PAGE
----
We are partnering with a local nonprofit farm’s vocational mentorship and farmers in training students, to use STEM to help solve real-world problems. In this example, mitigating a riverside erosion and channel migration into critical elk habitat, with drone imagery, Google Earth, and a long-term ecological restoration project.
Channel migration and a meandering river is not a new problem in the Snoqualmie River Valley. In fact, torrential rains, yearly flooding, and working “with the river” are just part of living and farming here. While many people support “setting rivers free” to some extent, there are always cases and places where balancing conservation, stewardship, and agricultural goals are a challenge. As you can see in the drone image, the river makes an almost 90-degree corner along the border of this historic farm, held in place for years by mid-century bank reinforcements, slabs from an old road, and abandoned concrete cattle infrastructure. Today the historic ring of tress protecting this section of the bank are long gone, the rock escarpments and slabs have been breached, and now the forces of erosion and flooding are combining to cut a new channel that will, over time, separate 30+ acres of forest and hay fields from the farm.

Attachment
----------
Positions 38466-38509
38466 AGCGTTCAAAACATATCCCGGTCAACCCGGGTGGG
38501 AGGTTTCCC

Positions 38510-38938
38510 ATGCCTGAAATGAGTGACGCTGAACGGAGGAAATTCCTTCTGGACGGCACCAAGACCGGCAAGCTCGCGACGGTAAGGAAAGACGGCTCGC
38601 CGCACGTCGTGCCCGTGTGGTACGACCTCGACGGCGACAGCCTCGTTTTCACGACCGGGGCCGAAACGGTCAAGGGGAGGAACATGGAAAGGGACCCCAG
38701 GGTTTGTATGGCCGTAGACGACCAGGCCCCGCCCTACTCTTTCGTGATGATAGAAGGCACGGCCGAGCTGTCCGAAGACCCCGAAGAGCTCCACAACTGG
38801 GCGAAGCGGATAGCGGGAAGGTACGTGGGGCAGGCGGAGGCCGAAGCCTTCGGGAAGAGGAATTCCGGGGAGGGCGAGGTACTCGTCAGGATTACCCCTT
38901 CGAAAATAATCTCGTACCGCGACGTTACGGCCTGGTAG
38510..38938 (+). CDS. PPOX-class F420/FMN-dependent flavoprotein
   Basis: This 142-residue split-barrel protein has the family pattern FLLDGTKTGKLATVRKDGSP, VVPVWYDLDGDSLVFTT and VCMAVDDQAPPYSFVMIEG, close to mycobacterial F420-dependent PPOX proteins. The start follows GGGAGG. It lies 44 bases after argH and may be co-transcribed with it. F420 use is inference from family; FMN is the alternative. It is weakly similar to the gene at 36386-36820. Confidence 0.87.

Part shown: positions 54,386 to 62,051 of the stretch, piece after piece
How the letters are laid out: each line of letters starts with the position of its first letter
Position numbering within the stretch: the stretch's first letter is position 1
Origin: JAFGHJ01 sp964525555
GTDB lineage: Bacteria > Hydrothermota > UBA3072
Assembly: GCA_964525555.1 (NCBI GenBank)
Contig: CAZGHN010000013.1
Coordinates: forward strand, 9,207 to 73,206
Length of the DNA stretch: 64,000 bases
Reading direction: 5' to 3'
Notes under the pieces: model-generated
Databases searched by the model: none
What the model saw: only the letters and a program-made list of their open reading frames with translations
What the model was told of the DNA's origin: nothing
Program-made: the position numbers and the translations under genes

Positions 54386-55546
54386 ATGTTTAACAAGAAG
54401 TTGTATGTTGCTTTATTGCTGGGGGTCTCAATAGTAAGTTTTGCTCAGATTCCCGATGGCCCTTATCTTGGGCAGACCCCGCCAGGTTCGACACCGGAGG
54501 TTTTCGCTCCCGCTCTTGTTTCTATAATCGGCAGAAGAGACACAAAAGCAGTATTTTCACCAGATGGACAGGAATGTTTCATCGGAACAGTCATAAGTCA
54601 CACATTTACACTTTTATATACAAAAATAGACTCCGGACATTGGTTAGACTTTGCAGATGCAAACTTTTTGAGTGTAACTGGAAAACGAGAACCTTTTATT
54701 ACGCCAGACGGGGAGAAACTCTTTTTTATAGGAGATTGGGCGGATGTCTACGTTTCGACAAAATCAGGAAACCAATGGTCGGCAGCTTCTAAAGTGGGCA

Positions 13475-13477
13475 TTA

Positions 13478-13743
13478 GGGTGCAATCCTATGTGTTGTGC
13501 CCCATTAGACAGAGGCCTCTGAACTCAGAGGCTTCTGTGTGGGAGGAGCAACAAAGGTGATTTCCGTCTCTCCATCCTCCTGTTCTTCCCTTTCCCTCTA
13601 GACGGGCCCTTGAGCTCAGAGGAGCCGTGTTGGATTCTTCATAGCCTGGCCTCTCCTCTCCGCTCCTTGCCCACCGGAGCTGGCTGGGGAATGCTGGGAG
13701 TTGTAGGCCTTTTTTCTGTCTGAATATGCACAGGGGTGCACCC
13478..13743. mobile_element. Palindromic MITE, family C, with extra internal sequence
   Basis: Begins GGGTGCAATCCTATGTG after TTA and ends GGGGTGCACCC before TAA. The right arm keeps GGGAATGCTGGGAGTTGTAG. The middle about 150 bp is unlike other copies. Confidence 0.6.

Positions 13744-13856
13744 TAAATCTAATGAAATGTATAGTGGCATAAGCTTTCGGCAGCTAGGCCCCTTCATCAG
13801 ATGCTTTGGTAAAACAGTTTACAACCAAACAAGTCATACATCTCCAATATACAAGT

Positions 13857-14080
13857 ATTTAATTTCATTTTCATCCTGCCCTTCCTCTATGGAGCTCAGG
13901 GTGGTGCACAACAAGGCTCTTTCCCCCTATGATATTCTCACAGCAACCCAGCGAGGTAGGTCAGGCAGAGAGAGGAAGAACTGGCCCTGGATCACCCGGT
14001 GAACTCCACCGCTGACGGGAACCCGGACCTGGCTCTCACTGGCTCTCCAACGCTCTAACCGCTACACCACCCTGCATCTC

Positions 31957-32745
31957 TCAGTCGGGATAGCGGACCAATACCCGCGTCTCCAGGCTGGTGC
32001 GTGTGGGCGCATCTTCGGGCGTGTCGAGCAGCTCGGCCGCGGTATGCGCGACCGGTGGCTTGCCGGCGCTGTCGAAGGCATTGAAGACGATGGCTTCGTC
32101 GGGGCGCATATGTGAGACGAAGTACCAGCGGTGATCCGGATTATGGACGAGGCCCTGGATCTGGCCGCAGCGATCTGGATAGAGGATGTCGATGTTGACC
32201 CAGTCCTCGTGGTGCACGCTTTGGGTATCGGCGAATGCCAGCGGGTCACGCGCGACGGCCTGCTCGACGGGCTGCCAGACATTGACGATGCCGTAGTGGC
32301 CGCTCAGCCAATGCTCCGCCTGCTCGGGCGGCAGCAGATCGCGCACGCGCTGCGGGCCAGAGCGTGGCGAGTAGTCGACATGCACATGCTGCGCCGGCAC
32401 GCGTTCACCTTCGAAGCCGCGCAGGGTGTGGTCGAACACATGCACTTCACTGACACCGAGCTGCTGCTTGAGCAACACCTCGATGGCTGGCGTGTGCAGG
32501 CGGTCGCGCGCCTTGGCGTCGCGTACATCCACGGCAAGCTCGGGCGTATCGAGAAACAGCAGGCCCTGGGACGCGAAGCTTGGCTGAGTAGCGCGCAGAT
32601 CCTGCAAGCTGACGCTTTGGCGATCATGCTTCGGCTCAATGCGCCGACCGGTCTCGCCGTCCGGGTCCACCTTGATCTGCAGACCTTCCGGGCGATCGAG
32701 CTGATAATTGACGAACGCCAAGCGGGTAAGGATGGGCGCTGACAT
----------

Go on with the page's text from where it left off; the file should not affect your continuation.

The solution, involving local students, staff, and experts from local government and nonprofits, is a series of sequential reforestation and monitoring efforts, over a number of years. The goal, long term, is to help naturally reshape the river, while preserving historic farmland, elk habitat, and riparian buffer strip. With a solid first year planting and 95% survival thanks to an elk fence, we look forward to watching this project in the years to come.